A few days later the women went to a local cleric and put forward the blasphemy allegations.



ATC extends Khadim Rizvi, TLP leaders' judicial remand until Feb 8

Rana Bilal

February 04, 2019

Police on Monday arrested dozens of Tehreek-i-Labbaik Pakistan (TLP) workers after they tried to block an armoured vehicle carrying the party chief Khadim Hussain Rizvi, who was produced by the law enforcement agencies before an anti-terrorism court (ATC).

Several workers had gathered outside an ATC in Lahore where Rizvi had been brought for the hearing of a case registered against him and five other party leaders — who were also produced before the court today — for damaging property and vandalism during violent protests that the TLP held following a Supreme Court verdict that acquitted Aasia Bibi in a blasphemy case last year.

The TLP leaders, including Afzal Qadri, Pir Ejaz Ashrafi, Farooqul Hasan, Shafqat Jamil and Waheed Noor, appeared amid heavy security before ATC admin judge Sheikh Sajjad today after the expiration of their 14-day judicial remand. The court extended their judicial remand until Feb 8.

After the hearing was over, TLP workers tried to block an armoured vehicle carrying Rizvi away from the ATC, leading the police to launch a crackdown and arrest multiple workers.

Rizvi was taken into 'protective custody' by the police on Nov 23, 2018 in a massive crackdown against TLP workers.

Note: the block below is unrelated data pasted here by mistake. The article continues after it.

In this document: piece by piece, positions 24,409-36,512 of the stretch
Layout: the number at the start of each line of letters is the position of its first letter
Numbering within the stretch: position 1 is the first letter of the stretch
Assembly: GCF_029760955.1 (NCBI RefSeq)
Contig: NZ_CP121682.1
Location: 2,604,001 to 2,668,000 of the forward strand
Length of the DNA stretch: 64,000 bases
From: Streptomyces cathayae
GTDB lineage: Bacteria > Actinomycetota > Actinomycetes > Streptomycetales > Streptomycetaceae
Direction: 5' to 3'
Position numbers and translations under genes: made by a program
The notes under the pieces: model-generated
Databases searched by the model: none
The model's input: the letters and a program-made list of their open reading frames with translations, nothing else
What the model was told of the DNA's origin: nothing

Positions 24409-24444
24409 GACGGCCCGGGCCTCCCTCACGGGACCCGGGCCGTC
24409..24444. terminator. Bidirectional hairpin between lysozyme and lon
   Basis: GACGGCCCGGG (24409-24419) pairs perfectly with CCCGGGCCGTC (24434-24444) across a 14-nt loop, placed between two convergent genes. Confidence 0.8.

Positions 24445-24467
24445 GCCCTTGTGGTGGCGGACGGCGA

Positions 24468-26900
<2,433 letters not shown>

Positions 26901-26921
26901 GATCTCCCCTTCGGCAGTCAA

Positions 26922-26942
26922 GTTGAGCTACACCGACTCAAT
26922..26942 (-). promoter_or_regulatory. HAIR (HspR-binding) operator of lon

Full report at:



Imran for improved coordination between Centre, provinces

Syed Irfan Raza

February 05, 2019

ISLAMABAD: The Centre has asked the provinces to ensure complete coordination for improvement in health, education, agriculture, tourism and industrial sectors.

The Centre sought the coordination of the provinces at a meeting presided over by Prime Minister Imran Khan and attended by Punjab Chief Minister Sardar Usman Buzdar, Khyber Pakhtunkhwa Chief Minister Mahmood Khan and Governor Shah Farman and provincial ministers of the two provinces.

The prime minister stressed the need for better coordination between the Centre and the provinces to overcome the problems confronting people. He also called for inter-provincial coordination. “After completing the first phase of six months, the government is stepping into its next phase which requires better coordination between the Centre and provinces,” he added.